General Motors to Offer Employee Buyouts

02 Nov General Motors to Offer Employee Buyouts

Nov. 1, 2018 – General Motors Inc., as a reaction to impressive third-quarter profits, has decided to take interesting steps with its salaried employees: buyout packages. Effectively standing in a commanding position, the Detroit-based manufacturer believes cutting costs on the heels of profit is an astute method for the future. Preparing for a predicted market slump, GM is effectively looking to put capital aside before the industry is in dire straits.

In 2008, the North American giants fell victim to federally-enforced bankruptcy, wherein they sacrificed half of their vehicle brands. In the midst of almost losing their headquarters, closing an enormous number of factories, they also offered buyouts. In this situation, however, it was essentially because they couldn’t afford to keep everybody on. These were difficult financial times, in contrast to today’s situation. Historically, the blue-collar mentality of the manufacturer has been to fight tooth and nail for every worker. As 2018 nears its end, GM is looking to secure their safety in case of potential troubles.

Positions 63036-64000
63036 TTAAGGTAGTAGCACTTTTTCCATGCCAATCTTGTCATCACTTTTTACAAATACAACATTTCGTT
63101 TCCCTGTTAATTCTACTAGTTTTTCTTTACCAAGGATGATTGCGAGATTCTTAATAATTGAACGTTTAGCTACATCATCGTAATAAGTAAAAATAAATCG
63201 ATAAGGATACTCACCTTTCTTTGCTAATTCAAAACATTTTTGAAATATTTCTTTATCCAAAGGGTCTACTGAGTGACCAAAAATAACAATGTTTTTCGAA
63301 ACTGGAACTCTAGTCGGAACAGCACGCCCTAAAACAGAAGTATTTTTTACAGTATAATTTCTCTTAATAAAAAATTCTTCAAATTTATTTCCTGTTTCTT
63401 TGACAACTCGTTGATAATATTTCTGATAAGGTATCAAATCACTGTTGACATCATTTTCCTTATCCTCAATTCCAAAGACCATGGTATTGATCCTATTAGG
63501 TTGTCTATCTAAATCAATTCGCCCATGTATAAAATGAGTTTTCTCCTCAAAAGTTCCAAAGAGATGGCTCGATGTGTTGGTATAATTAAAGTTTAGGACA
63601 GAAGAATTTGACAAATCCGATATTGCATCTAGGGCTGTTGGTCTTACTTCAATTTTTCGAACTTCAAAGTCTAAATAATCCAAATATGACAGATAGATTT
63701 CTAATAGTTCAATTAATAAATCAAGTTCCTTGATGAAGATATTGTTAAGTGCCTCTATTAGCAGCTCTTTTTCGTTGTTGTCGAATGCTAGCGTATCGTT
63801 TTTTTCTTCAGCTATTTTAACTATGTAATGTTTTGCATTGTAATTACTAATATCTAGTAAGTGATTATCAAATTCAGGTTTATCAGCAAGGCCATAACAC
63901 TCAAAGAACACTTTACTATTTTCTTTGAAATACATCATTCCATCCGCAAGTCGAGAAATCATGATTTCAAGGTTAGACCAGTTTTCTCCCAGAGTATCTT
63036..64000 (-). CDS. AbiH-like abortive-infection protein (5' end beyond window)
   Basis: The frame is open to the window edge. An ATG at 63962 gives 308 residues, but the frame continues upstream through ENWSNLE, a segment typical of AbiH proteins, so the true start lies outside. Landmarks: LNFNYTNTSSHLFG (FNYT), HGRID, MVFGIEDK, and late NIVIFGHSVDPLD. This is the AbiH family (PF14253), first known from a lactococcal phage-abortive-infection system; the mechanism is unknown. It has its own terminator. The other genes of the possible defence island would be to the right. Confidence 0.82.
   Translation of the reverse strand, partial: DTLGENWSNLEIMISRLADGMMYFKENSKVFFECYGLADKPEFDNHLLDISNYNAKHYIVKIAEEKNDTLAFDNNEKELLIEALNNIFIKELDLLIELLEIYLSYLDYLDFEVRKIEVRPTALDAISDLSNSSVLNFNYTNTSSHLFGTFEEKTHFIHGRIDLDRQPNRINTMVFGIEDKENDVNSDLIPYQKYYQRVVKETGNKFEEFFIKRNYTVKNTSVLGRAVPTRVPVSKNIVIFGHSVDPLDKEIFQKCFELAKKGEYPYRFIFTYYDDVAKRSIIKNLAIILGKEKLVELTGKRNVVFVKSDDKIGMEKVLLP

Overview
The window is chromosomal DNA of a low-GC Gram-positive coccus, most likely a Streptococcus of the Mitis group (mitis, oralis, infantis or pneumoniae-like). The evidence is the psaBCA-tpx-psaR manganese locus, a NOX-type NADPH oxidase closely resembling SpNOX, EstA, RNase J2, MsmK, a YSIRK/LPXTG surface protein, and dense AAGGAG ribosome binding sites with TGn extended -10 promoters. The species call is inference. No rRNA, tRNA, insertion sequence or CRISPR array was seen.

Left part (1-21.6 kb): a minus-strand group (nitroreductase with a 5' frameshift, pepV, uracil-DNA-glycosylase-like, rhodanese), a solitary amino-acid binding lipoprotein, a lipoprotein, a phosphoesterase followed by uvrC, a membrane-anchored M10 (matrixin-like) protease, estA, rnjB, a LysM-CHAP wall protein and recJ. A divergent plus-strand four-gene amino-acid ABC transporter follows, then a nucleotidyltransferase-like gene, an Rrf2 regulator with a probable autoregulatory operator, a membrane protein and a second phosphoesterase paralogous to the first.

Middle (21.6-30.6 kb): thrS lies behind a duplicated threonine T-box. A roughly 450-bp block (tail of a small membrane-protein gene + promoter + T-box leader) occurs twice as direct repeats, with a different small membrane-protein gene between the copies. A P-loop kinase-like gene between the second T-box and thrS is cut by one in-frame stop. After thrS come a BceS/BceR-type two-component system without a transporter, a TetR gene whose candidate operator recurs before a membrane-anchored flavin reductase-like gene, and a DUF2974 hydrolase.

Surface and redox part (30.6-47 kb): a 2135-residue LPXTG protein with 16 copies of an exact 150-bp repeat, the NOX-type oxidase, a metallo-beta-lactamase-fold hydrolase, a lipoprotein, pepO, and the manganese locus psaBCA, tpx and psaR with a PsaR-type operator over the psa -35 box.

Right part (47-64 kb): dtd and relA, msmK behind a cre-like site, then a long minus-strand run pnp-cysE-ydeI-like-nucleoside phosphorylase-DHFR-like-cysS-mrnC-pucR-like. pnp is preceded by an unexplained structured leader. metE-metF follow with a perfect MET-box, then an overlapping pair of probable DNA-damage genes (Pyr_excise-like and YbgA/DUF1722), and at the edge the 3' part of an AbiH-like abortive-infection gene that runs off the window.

The news is encouraging for investors, as they saw an increase of more than 9% in share value. The salaried employees who qualify for the voluntary severance might not be quite as enthusiastic, as they are being optioned out of a progressively profitable company. Given until November 19th to make their decision, the 18,000-strong workforce members will bolster the value of the manufacturer exponentially.

If the company does not reach its projected financial savings – estimated at $6.5 billion – after the buyout period, the possibility of a layoff sweep will become more likely. Cost-cutting and restructuring have been the norm within GM lately. The increasingly unpredictable production and operation costs at home and abroad, as with trade and tariff uncertainties, agitates those accountable. CEO Mary Barra’s plan is to settle in while the iron is relatively hot.